Bloomberg reports that Beijing is likely to impose more severe sanctions on Chinese ride-hailing giant Didi than it did on Alibaba, which was hit by a US$2.8bn fine. In addition to financial penalties, options could even include a forced delisting of Didi’s US shares or stringent management oversight.
Didi’s rapid fall from grace highlights a key area of focus for China’s regulators: customer data. The country's new data security law gives the government greater access to the information collected by tech firms. And by classifying such data as a national asset, this law also places restrictions on its transfer abroad. These developments have dampened appetite for many of these US-listed Chinese firms. While some may view this as an opportunity, other investors may regard this as a sign of things to come, with the US and China likely to continue locking horns across a wide range of issues.
How investors can mitigate these regulatory risks
For this latter group of investors, we have compiled lists of alternative investments that may be subject to less regulatory or geopolitical risk. We have focused on four key growth segments: fintech; e-commerce and logistics; electric vehicles and internet/social media. We have picked out alternative China/Hong Kong listings or operators from other emerging markets in each case.
Many Chinese fintech firms have chosen to list in the US. Even Ant Group’s failed IPO has not stemmed the flow. At its October 2020 IPO, Lufax was valued at US$33bn, but this has since fallen to US$22bn. Also in the lending space, we have 360 Digitech, Finvolution and LexinFintech. In investech, key players include Futu Holdings (which listed in April), KE Holdings (a November listing) and UP Fintech (June). OneConnect is in the financial software space and listed last August.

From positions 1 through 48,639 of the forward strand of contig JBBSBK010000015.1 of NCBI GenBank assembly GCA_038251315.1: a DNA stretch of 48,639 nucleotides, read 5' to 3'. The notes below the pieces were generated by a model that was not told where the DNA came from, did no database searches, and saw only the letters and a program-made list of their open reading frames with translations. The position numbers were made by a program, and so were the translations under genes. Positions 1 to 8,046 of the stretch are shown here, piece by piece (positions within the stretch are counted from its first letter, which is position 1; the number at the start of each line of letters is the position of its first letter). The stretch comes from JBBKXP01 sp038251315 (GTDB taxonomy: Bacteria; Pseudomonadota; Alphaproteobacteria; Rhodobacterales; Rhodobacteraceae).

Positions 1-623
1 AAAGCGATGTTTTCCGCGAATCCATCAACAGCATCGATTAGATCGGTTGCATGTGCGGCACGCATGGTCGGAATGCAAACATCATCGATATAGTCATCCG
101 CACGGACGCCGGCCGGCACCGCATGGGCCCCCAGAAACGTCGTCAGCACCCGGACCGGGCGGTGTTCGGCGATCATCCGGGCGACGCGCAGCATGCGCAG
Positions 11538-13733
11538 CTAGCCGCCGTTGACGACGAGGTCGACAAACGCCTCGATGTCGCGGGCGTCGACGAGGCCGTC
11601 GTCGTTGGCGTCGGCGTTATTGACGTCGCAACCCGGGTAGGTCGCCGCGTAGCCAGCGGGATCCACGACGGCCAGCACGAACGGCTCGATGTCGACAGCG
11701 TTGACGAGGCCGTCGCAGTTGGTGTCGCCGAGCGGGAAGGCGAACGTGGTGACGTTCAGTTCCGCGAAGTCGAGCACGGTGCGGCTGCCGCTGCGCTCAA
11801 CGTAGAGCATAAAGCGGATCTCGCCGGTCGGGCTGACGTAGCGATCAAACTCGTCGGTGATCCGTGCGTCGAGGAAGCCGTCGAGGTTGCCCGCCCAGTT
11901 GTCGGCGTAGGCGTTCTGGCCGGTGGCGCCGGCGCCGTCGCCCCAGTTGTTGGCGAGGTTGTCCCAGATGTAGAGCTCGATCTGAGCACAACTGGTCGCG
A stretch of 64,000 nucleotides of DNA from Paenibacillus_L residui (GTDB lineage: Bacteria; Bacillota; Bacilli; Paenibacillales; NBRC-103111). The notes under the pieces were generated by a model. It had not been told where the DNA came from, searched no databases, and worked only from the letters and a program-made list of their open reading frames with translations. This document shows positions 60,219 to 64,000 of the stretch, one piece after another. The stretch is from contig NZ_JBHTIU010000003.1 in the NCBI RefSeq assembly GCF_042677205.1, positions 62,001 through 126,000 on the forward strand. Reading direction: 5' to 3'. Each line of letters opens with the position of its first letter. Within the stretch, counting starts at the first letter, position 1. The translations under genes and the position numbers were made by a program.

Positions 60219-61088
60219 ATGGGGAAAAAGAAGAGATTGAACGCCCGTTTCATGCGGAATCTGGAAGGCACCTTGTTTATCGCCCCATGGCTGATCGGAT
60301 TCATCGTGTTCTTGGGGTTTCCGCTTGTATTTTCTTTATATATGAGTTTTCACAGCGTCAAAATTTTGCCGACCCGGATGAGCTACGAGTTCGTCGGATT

Focusing on Chinese/Hong Kong listings, potential alternatives to these US-listed names include Linklogis and Yixin Group (lending), Hithink RoyalFlush Information Network (investech), Lakala and Yeahka (payments), ZhongAn Online (insurtech) and Hundsun Technologies (software)
e-Commerce and Logistics
This is perhaps the highest value category of US-listed Chinese firms, including high-profile names like Alibaba, Pinduoduo and JD.com, plus ZTO Express and recent stock market entrant, Didi. The recent Chinese regulatory actions against Didi have cast a shadow over all Chinese firms listed in the US; since its 30 June listing, Didi shares have fallen 20%.
Considering Chinese/Hong Kong-listed peers, the largest alternative investment is the Meituan shopping platform. Other options include Mango Excellent Media. In logistics, local listings include Kerry Logistics, SF Holding, Sinotrans and Yunda Holding.
It is not only Chinese companies that are suffering from the increasingly tense nature of Sino-US relations. Tesla has encountered significant difficulties in China, including a mass recall of vehicles to fix a software bug. High-profile Chinese firms in this sector that are listed in the US include Li Auto, Nio and XPeng.
Locally listed alternatives to these firms include BAIC BluePark New Energy Technology, BYD, Chongqing Sokon Industry Group, Contemporary Amperex, and Yadea Group.
It is harder to find direct plays on the EV theme in other markets, with traditional car firms predominating instead. Potential alternative investments include Ford Otomotiv, Hyundai Motor, Maruti Suzuki and Tata Motors, whose Jaguar marque plans to be all-electric by 2025.
Internet and Social Media
Private Chinese firm ByteDance’s TikTok app has proven to be extremely popular with the world’s youth. High profile US listings of Chinese internet and social media firms include Baidu, Bilibili and Netease.
Locally listed alternatives to these firms include 360 Security Technology, China Literature, Giant Network Group, Kuaishou Technology, Kunlun Technology and XD Inc.
In other emerging markets, options include Kakao Corporation, Mail.Ru, Wix.com and Yandex.